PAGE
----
By WESLEY DELLA VOLLA
Avan Lava is Brooklyn’s best-kept pop secret and famous for its high energy and inclusive live shows. At its core are a trio of singer TC and producers/musicians Le Chev and Ian Pai, but if you’re lucky enough to have seen one of their shows — such as their D.C. date at Living Social earlier this month — you know the band live is a robust group of six that includes musicians, vocalists and technicians Andrew Schneider (The Wooster Group), Drew Citron and Jo Lampert. The Blade caught up with Avan Lava after a recent photo shoot to talk about their queer-friendly live show.
WASHINGTON BLADE: Avan Lava is a party band and your live show is the main focus of what you do. Why is it important to you to have your parties so inclusive?
LE CHEV: It’s the motto of the project and how we all came together. Love will prevail. If everyone comes together, then everything will be fine. Seriously, the project being so inclusive is the most important part of it. It really shows in the music and the overall direction. The fundamental rule of the band is “if it’s good, go for it.” That carries over to everything.
BLADE: I’ve heard from fans who’ve seen you live say you have a punk rock edge to your energy. Does that rebellious nature inspire you?
IAN: We have a punk energy and that is something we all believe in. We would rather go hard and get crazy than be perfect and in total control. Being in control when you’re doing a show isn’t fun, I don’t think. It’s more fun to watch people lose themselves.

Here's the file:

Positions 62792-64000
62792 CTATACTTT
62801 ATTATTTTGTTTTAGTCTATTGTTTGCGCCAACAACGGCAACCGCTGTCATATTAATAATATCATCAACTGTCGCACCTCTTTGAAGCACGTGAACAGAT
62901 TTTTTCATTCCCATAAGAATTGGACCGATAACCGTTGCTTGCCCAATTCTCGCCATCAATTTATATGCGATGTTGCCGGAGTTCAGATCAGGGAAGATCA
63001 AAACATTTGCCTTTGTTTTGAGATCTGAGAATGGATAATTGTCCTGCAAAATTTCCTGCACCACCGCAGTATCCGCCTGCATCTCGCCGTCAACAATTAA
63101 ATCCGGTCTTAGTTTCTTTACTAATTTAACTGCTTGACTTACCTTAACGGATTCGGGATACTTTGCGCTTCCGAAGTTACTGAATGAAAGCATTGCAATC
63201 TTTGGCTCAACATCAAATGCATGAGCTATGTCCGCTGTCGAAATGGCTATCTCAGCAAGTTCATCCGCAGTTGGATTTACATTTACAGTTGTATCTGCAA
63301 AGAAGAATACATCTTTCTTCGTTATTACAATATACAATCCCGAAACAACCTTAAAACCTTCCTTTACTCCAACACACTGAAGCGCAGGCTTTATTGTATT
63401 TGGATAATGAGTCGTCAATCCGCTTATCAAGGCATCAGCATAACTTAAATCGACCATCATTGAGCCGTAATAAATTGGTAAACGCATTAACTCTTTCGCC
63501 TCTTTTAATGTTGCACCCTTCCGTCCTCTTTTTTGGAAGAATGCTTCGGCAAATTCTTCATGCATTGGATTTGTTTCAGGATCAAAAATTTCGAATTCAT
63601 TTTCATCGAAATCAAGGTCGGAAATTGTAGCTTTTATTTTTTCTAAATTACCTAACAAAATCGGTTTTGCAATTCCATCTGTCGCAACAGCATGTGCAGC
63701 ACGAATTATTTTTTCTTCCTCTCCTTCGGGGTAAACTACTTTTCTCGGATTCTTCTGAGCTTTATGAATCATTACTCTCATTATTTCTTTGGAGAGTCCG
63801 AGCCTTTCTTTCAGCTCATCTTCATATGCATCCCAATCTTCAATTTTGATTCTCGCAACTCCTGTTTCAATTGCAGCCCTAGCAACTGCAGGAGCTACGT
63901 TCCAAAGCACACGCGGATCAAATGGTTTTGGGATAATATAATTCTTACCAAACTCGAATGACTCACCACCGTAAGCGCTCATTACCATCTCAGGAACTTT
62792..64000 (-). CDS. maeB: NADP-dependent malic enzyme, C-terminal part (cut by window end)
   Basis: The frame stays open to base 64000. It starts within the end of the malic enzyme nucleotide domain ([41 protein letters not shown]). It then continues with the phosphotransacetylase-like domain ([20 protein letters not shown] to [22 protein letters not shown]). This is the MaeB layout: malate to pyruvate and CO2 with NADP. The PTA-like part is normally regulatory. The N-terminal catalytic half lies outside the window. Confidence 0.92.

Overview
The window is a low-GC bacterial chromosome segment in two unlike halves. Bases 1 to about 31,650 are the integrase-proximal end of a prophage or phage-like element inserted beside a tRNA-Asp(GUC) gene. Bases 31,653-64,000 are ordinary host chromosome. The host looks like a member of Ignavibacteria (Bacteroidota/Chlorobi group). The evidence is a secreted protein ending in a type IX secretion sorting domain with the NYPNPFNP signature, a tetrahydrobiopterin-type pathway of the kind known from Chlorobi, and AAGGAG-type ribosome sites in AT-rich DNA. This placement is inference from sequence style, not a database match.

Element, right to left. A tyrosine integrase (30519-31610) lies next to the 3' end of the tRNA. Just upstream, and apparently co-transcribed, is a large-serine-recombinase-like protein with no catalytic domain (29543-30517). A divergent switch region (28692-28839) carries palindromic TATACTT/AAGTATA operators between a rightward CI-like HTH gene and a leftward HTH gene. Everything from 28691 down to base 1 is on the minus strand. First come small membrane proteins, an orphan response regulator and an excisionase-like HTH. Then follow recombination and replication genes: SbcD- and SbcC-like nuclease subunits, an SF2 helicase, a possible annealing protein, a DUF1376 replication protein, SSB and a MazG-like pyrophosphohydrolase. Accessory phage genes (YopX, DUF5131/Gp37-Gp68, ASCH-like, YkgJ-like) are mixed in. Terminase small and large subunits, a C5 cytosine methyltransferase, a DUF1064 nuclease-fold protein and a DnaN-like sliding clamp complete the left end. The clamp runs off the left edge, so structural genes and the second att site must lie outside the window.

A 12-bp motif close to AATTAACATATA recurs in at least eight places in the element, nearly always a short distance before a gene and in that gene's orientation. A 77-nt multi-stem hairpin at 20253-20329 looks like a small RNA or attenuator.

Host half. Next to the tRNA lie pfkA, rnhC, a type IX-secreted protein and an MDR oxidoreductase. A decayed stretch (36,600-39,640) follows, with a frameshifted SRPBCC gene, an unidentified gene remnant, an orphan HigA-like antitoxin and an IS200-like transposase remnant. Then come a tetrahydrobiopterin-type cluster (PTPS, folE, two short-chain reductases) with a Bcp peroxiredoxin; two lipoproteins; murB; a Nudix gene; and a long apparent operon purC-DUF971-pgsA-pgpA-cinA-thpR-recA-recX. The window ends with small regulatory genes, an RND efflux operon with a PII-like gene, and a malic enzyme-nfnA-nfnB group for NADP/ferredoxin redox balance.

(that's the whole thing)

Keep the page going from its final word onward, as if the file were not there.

LE CHEV: We are going for the maximum sexiness and reckless abandon is always the most sexy.
JO: I think that’s why at the end of any Avan Lava show you will see at least one set of exes making out.
BLADE: What has most surprised you about your audiences?
LE CHEV: The most exciting thing for us is that people really consider it like an event and not just a show. People really prep for the evening, get their look on and really plan for this to be the night they go hard.
IAN: I love the people who show up in gym clothes. They show up like they’re gonna work out, they are right up front and you can’t get near them. They start dancing before we start playing and go hard until we’re done.
TC: It feels like out audience is in the same kind of head space, no matter who they are.
JO: They have a lot of stamina, you know by the time you are ready to pop off the last confetti cannons, you know they are still wanting it and ready for it.
BLADE: So TC, how has that inclusive environment helped you become more comfortable with you who you are and influenced you as a person?
TC: In the beginning we weren’t too sure what we were trying to do and I think because our audience was so inclusive it informed what we became. They made our true selves come through because it felt like it was that kind of party. For me personally I stopped thinking about what was cool and what was fun. And it turns out that being gay is really, really fun and it gets even more fun the older you get, because you care less about what people think.
BLADE: Being as open as you are with sexuality, have you experienced any throwback from that? Do you think moving forward it will hinder or not be an issue as you become more successful?
TC: For me it has not been an issue or helped so far.
IAN: I mean I think it totally held us back. We would/should have had five or six Grammys this year. I overheard someone on the committee say that we were a little too open and we should be more tidy and conservative.
JO: I think for us we don’t want to be pigeonholed as a gay band. Sexuality doesn’t come become before the music. It’s about being open and happy.